October 16, 2018 Deviant Behavior (Movie Review)
Deviant Behavior is the brainchild of Director Jacob Grim (Useless 2013, Dreadtime Stories 2014) and Writer Sal Hernandez (The Roommate 2013, The Deal 2015). The film started production in late August 2015, and, two years later, it made its debut on the film festival circuit. But on October 23, 2018, STX Media and SGL Entertainment will be releasing in select theaters as well as on VOD, DVD and Blu-ray.
In it, Michael Thorn (Pablo Schmitt: A Good Day 2011) commissions a sleazy private detective called Charlie (Eric Rodrigue: No Clue 2011, Operation Einzelganger 2013) to find his sister, Carrie (Hannah Valadez). She was last seen with a seemingly normal man, called Walter (Alex Heatherley: Adult Rated Insanity 2012, The Violent States of America 2017), who is hiding both a grim fetish as well as a transgender killer called Hunny (L.G Koruptore). Can Charlie find the missing girl before Walter and Huny have their way with her, and can he keep them from finding his hooker girlfriend Roxy (Tania Monroy: Peace, Love + Sunshine 2014)?
Well, it worked for 1983’s Sleepaway Camp, 1991’s Silence of the Lambs and 1994’s Ace Ventura: Pet Detective, so why not? The roles of trans and non-binary people in media could make for a good (and potentially heavy) discussion, but that is best saved for better films than this one. There is not much nuance to this story; what one sees is what one gets. Charlie’s character- the alcoholic P.I. – is almost as old as cinema itself; ditto scenes like him knocking back a whisky, looking at a photo of the missing person, and asking where they are, which is an important part of Film Noir 101.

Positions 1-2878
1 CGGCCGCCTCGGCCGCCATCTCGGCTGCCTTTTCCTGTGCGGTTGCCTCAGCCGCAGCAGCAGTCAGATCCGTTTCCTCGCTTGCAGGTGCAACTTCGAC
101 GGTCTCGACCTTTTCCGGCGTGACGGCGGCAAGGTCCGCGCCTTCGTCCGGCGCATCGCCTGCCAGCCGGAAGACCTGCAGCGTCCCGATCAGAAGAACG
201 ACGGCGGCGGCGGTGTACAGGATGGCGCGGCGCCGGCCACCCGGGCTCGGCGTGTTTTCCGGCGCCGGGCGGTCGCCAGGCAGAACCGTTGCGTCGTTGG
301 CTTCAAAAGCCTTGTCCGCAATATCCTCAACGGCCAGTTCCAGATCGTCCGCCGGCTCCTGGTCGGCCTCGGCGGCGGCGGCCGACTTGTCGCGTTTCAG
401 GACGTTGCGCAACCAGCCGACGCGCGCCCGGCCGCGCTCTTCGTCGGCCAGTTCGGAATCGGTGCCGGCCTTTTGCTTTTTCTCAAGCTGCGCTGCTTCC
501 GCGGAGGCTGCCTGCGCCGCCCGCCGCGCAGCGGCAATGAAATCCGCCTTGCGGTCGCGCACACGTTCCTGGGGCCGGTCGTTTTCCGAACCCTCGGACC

Granted, the attempts at Film Noir clash when the film switches back to Hunny sorting through her masks and moving her preserved bits in a jar. Silence of the Lambs managed to mix Horror and Detective Fiction by balancing the two elements out, but here it feels like Philip Marlowe entering the house from 1974’s The Texas Chainsaw Massacre. Only it does not quite live up to that bonkers-sounding premise: despite the gore, it is quite dull.
The acting does not help pep things up. Rodrigue does the best out of the bunch, coming off as a cynical sleazebag with some skeletons next to the Scotch in the closet. Heatherley looks like he is having fun playing one half of a psychotic duo too, but people have done their characters better in other films. The rest of the cast range from mediocre to stiff, either playing familiar archetypes or seeming like they are reading their lines. They are not Wiseau-level bad, but they do not provide much to talk about. L.G Koruptore essentially plays Hunny as Michael Myers in a wig.
Deviant Behavior‘s best moments are largely down to its direction, makeup and effects. The gore is fine: it is not wall-to-wall and will not set anyone off, aside from the particularly squeamish, and it looks convincing enough on-screen. There is even the occasional directorial flourish, offering a few fancy angles and fades that look rather nice. Beyond that, the editing is rather rigid. One shot clunks into the next like a jigsaw piece; nothing sticks out like a sore thumb, but it does not stick in the mind either.
That ultimately sums Deviant Behavior up as a whole. The plot and characters feel like tropes stuck together in a story made up of stock elements. The acting is not god awful, the direction is competent enough, and the music is suitably menacing. Yet it lacks that extra care and attention to make it stand out. Other films have done the grizzled detective, sexual deviants and hookers with hearts of gold to better success. Anyone who watches this film would be hard-pressed to remember it the next morning. Thus, for these reasons, CrypticRock gives Deviant Behavior 2 out of 5 stars.